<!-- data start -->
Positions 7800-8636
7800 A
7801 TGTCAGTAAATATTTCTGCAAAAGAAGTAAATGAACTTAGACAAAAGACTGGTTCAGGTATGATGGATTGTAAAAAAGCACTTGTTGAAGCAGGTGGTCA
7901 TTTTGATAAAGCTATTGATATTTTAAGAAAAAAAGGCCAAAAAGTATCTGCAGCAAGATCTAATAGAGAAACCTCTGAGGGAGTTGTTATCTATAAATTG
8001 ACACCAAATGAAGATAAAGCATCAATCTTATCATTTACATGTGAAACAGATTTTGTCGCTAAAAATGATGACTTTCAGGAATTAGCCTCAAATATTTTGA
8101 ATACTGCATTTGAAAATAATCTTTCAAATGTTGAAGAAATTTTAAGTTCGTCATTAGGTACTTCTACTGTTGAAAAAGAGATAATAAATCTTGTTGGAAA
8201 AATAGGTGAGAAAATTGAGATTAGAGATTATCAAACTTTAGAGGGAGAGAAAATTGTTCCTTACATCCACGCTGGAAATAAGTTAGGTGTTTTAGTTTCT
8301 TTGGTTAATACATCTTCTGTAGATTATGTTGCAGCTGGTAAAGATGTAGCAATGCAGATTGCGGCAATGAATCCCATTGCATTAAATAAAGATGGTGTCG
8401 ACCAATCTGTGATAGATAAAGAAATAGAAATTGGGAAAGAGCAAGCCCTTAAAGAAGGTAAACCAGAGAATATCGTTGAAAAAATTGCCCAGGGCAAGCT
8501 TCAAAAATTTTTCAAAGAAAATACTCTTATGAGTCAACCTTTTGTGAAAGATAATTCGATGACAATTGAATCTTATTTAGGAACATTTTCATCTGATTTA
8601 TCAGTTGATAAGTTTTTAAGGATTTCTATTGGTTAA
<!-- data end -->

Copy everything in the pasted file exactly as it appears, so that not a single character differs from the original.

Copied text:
Positions 7800-8636
7800 A
7801 TGTCAGTAAATATTTCTGCAAAAGAAGTAAATGAACTTAGACAAAAGACTGGTTCAGGTATGATGGATTGTAAAAAAGCACTTGTTGAAGCAGGTGGTCA
7901 TTTTGATAAAGCTATTGATATTTTAAGAAAAAAAGGCCAAAAAGTATCTGCAGCAAGATCTAATAGAGAAACCTCTGAGGGAGTTGTTATCTATAAATTG
8001 ACACCAAATGAAGATAAAGCATCAATCTTATCATTTACATGTGAAACAGATTTTGTCGCTAAAAATGATGACTTTCAGGAATTAGCCTCAAATATTTTGA
8101 ATACTGCATTTGAAAATAATCTTTCAAATGTTGAAGAAATTTTAAGTTCGTCATTAGGTACTTCTACTGTTGAAAAAGAGATAATAAATCTTGTTGGAAA
8201 AATAGGTGAGAAAATTGAGATTAGAGATTATCAAACTTTAGAGGGAGAGAAAATTGTTCCTTACATCCACGCTGGAAATAAGTTAGGTGTTTTAGTTTCT
8301 TTGGTTAATACATCTTCTGTAGATTATGTTGCAGCTGGTAAAGATGTAGCAATGCAGATTGCGGCAATGAATCCCATTGCATTAAATAAAGATGGTGTCG
8401 ACCAATCTGTGATAGATAAAGAAATAGAAATTGGGAAAGAGCAAGCCCTTAAAGAAGGTAAACCAGAGAATATCGTTGAAAAAATTGCCCAGGGCAAGCT
8501 TCAAAAATTTTTCAAAGAAAATACTCTTATGAGTCAACCTTTTGTGAAAGATAATTCGATGACAATTGAATCTTATTTAGGAACATTTTCATCTGATTTA
8601 TCAGTTGATAAGTTTTTAAGGATTTCTATTGGTTAA